Kildare quickly became an important centre for religion and learning, which drew students not only from Ireland but from all across Europe. Brigid is credited with founding a school of metal-working and art on the site, and although the illuminated manuscript produced there, known as the Book of Kildare, disappeared during the Reformation (grrr) by all accounts it was exceedingly beautiful. The church itself was also said to be very beautiful and lavishly decorated with embroidered tapestries and pictures, and featuring elaborately carved windows and doors.

Brigid did not just rest on her laurels at Kildare, however. She travelled extensively through Ireland, founding many churches. It is said that she had a great friendship with St. Patrick, who was her contemporary.

She died at Kildare in 525 AD. Tradition says she died on February 1st, which became her feast day. That may or may not be true, I’m a little suspicious about that. Simply because February 1st is also Imbolc, the pagan festival celebrating spring. Possibly this is one of those times when the Church added a Saint to a pagan festival to Christianize it.

No matter what the actual date was, it is said that as she lay dying, she was given the last rites by a priest named Ninnidh, and  that afterwards, he encased his hand in metal, so as to never again touch anything with the hand that had touched Brigid, becoming known as “Ninnidh of the Clean Hand.” The patron saint of all those who swear never to wash their hands again after touching someone famous, I suppose!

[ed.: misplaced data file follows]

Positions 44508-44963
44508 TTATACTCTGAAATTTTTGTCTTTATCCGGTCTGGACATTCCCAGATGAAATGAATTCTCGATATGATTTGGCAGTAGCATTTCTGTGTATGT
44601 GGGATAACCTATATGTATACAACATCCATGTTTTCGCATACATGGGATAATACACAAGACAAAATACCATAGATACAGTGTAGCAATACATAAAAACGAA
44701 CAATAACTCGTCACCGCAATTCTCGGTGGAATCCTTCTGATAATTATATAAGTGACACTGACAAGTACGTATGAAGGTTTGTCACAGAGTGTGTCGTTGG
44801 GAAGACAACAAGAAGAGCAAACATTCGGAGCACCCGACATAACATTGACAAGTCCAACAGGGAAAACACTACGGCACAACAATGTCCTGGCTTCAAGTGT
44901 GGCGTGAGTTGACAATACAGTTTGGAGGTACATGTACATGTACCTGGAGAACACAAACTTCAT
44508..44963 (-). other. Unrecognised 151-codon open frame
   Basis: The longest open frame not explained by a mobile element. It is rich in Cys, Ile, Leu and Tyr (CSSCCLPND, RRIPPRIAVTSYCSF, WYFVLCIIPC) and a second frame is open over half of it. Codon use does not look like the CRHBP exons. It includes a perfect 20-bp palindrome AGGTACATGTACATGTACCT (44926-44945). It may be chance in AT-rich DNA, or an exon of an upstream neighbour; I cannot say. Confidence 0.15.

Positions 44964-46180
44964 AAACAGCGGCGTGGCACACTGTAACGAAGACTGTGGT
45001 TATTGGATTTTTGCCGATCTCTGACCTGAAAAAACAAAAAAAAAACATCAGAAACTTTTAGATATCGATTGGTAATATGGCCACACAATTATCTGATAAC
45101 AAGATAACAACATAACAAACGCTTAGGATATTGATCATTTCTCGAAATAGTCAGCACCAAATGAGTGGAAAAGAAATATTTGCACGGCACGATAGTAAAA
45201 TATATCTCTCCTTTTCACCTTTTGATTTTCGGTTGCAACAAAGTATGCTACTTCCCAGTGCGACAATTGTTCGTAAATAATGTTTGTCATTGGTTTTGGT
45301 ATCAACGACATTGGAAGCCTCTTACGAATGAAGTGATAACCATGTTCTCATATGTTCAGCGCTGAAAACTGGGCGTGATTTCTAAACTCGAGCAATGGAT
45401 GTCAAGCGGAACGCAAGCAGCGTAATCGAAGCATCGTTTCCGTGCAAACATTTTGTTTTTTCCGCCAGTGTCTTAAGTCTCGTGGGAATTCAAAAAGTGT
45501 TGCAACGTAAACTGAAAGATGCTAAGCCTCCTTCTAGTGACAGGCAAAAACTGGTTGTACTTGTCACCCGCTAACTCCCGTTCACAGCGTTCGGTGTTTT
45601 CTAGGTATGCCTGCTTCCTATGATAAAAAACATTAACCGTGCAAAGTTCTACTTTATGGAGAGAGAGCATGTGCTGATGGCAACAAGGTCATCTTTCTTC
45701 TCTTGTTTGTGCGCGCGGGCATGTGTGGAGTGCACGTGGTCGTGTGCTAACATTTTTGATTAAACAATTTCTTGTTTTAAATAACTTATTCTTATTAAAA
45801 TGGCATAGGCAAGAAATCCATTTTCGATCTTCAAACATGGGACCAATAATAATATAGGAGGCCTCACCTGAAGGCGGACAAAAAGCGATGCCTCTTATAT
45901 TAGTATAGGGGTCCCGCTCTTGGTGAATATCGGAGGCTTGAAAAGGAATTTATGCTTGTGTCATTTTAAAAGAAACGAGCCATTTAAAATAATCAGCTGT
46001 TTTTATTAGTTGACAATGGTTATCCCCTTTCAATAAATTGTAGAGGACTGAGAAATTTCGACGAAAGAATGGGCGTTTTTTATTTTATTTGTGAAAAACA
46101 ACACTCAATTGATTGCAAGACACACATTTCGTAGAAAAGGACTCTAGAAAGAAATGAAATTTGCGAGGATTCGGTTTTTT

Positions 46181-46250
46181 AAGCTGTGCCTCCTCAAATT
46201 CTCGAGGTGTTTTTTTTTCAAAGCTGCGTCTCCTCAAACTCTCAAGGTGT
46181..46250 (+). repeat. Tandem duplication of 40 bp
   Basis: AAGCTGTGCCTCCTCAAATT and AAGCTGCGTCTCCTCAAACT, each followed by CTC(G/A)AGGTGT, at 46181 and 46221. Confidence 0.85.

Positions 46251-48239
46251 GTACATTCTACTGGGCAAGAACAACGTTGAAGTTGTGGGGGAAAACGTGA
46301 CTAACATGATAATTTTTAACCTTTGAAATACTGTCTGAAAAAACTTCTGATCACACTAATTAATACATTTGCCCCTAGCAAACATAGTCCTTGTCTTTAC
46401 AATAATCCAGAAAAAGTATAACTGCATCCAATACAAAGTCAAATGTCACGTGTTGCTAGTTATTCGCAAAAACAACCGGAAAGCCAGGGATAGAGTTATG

440px-KildareCathedral

This is the cathedral at Kildare today, a restoration of the medieval buildings destroyed during the Reformation. Brigid’s original buildings would of course been made out of wood, or wattle and daub. Image from Wikipedia

Brigid’s remains were interred at the altar of Kildare, with a costly tomb adorned with jewels and precious stones raised over her. But due to the Viking raids, her relics were taken from there and re-buried in the tomb of Patrick and Columba, which shows the high esteem the people of Ireland had for her. Today, she is known as the “Mary of the Gaels.”

There is a prayer purported to be Brigid’s, which I really like. It’s impossible to say whether or not this does actually come from her, but nevertheless it gives you an idea of either her own perspective or how she was seen by others:

I would like the angels of Heaven to be among us.
I would like an abundance of peace.

I would like full vessels of charity.
I would like rich treasures of mercy.